Academic journal article Perception and Psychophysics

How Attention Enhances Spatial Resolution: Evidence from Selective Adaptation to Spatial Frequency

Academic journal article Perception and Psychophysics

How Attention Enhances Spatial Resolution: Evidence from Selective Adaptation to Spatial Frequency

Article excerpt

In this study, we investigated how spatial resolution and covert attention affect performance in a texture segmentation task in which performance peaks at midperiphery and drops at peripheral and central retinal locations. The central impairment is called the central performance drop (CPD; Kehrer, 1989). It has been established that attending to the target location improves performance in the periphery where resolution is too low for the task, but impairs it at central locations where resolution is too high. This is called the central attention impairment (CAI; Yeshurun & Carrasco, 1998, 2000). We employed a cuing procedure in conjunction with selective adaptation to explore (1) whether the CPD is due to the inhibition of low spatial frequency responses by high spatial frequency responses in central locations, and (2) whether the CAI is due to attention's shifting sensitivity to higher spatial frequencies. We found that adaptation to low spatial frequencies does not change performance in this texture segmentation task. However, adaptation to high spatial frequencies diminishes the CPD and eliminates the CAI. These results indicate that the CPD is primarily due to the dominance of high spatial frequency responses and that covert attention enhances spatial resolution by shifting sensitivity to higher spatial frequencies.

One of the most intriguing areas of current research in visual science concerns the role of attention in information processing. Visual attention allows us to select a certain location or aspect of a scene and grant it priority in processing. Spatial covert attention (hereafter referred to as attention) is the selective processing of visual information at a given location in the absence of eye movements to that location (Posner, 1980). Attention can be either voluntarily allocated to a given location according to goals-sustained attention-or involuntarily (reflexively) allocated in response to a cue that appears suddenly in the visual field-transient attention (Cheal & Lyon, 1991; Jonides, 1981; Nakayama & Mackeben, 1989).

Psychophysical studies using a variety of tasks indicate that attention affects early visual processing, including two basic dimensions of vision-contrast sensitivity (e.g., Cameron, Tai, & Carrasco, 2002; Carrasco, PenpeciTalgar, & Eckstein, 2000; Dosher & Lu, 200Oa, 200Ob; Lee, Itti, Koch, & Braun, 1999; Ling & Carrasco, 2006; Lu & Dosher, 1998, 2000) and spatial resolution. Support for enhanced spatial resolution is provided by studies on visual search (Carrasco & McElree, 2001 ; Carrasco & Yeshurun, 1998), acuity and hyperacuity (Carrasco, Williams, & Yeshurun, 2002; Golla, Ignashchenkova, Haarmeier, & Their, 2004; Shiu & Pashler, 1995; Yeshurun & Carrasco, 1999), and texture segmentation (Talgar & Carrasco, 2002; Yeshurun & Carrasco, 1998,2000). Psychophysical studies on acuity (Yeshurun & Carrasco, 1999) and texture segmentation (Yeshurun & Carrasco, 1998, 2000) lend support and psychological reality to the neurophysiological studies showing that attention increases spatial resolution (Reynolds & Desimone, 1999). Furthermore, other psychophysical studies suggest that attention allows a finer scale analysis. For instance, focusing attention on the target location reduces orientation thresholds through the operation of a smaller-scaled stimulus analyzer (Morgan, Ward, & Castet, 1998). Likewise, an attended line is perceived as shorter because smaller attentional receptive fields mediate the processing of the attended stimulus (Tsal & Shalev, 1996). Recently, it has been shown that transient attention also increases apparent spatial frequency and gap size (Gobell & Carrasco, 2005).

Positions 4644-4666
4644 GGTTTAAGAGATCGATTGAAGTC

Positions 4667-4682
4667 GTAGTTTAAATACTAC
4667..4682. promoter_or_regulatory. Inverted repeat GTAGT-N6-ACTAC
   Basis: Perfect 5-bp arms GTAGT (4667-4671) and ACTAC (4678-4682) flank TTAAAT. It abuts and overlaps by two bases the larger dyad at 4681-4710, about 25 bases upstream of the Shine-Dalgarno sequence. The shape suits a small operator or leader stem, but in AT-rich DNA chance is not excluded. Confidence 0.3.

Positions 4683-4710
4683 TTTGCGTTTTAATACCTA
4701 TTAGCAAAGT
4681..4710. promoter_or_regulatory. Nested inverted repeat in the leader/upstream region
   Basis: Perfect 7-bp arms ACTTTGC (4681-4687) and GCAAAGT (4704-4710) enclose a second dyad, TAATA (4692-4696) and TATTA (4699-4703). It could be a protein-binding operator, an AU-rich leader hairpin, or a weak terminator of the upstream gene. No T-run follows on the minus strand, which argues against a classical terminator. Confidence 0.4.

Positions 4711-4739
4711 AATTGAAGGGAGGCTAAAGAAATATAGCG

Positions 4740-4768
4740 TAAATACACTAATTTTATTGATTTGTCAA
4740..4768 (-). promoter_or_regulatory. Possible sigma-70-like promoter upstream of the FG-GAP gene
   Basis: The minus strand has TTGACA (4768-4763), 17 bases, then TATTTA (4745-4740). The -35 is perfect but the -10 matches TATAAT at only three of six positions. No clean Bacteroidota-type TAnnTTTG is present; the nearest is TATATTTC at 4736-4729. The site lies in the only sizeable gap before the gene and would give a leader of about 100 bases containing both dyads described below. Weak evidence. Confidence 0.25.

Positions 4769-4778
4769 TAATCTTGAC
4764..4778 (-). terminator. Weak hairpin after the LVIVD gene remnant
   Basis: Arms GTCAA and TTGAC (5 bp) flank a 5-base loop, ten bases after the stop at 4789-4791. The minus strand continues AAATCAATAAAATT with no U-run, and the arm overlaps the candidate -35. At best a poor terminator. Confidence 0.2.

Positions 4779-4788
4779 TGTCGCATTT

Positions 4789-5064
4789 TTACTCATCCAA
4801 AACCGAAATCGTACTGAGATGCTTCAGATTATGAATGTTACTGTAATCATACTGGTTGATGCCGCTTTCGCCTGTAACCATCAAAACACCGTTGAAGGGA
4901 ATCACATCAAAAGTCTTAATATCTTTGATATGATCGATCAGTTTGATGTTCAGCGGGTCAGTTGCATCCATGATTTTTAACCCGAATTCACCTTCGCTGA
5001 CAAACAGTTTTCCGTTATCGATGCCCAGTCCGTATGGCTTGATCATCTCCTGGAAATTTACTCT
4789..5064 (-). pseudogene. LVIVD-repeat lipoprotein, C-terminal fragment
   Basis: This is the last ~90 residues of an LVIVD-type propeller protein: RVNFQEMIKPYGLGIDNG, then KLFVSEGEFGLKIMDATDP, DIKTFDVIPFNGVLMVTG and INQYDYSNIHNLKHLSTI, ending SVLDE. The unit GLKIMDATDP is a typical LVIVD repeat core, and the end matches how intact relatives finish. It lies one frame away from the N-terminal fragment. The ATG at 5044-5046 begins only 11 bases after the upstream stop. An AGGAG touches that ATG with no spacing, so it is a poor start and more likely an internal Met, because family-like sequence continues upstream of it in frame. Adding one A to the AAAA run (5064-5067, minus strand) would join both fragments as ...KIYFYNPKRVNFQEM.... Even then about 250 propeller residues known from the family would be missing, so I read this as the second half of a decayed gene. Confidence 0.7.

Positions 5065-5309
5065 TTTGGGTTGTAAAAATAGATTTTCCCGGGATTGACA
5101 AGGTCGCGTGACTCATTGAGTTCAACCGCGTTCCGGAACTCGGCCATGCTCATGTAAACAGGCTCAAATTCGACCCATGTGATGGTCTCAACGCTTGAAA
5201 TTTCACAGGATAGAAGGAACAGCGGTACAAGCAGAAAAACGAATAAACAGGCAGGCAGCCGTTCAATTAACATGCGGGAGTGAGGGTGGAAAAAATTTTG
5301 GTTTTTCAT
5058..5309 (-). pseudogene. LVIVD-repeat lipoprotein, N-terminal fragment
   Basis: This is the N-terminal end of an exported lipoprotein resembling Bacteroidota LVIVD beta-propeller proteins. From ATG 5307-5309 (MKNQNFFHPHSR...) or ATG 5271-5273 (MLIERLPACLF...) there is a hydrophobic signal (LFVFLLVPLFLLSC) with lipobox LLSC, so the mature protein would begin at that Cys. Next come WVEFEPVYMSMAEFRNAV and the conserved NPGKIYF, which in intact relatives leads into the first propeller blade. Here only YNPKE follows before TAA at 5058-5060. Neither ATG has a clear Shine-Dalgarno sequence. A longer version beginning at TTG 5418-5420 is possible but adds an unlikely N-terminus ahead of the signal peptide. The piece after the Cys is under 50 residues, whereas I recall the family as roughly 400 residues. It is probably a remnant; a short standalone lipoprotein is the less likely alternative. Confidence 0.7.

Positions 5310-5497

The primary goal of this study was to directly test whether covert attention enhances spatial resolution by shifting sensitivity to higher spatial frequencies. Given that spatial resolution decreases with eccentricity, it follows that performance also decreases with eccentricity in most resolution tasks (see, e. …

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